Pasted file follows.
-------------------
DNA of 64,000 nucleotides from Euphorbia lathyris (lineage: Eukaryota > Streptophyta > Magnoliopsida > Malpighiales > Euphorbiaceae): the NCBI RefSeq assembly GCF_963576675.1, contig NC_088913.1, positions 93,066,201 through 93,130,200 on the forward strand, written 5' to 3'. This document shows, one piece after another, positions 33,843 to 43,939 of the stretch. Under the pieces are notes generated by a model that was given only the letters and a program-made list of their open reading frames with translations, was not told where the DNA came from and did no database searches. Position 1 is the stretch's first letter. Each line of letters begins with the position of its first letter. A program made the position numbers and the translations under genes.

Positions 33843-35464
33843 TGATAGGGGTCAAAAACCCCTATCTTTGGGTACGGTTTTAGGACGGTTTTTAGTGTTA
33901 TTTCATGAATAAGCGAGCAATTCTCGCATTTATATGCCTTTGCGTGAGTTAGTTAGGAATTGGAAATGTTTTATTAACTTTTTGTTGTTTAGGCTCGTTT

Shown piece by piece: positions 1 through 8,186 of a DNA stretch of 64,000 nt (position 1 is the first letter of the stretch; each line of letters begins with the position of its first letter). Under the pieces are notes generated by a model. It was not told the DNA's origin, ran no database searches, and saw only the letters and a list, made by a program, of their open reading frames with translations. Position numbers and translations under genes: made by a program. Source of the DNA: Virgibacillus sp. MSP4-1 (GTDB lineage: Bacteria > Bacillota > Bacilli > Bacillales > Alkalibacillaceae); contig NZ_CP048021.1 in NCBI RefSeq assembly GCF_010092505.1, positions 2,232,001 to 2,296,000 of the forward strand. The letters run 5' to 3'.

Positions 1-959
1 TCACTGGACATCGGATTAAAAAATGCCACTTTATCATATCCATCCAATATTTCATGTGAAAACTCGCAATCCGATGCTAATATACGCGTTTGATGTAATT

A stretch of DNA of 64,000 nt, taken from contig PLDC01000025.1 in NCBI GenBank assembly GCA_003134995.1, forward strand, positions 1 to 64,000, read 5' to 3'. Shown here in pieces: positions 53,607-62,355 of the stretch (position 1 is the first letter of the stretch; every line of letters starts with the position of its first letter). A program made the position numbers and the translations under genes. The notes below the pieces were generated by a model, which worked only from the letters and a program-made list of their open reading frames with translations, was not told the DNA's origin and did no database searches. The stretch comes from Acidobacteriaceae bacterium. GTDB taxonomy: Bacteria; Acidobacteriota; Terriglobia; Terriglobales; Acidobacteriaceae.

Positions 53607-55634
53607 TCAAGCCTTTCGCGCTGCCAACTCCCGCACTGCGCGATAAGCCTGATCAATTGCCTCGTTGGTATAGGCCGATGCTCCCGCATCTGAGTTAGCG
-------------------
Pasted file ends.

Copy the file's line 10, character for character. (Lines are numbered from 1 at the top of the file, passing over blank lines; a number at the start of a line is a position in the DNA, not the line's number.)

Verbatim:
53607 TCAAGCCTTTCGCGCTGCCAACTCCCGCACTGCGCGATAAGCCTGATCAATTGCCTCGTTGGTATAGGCCGATGCTCCCGCATCTGAGTTAGCG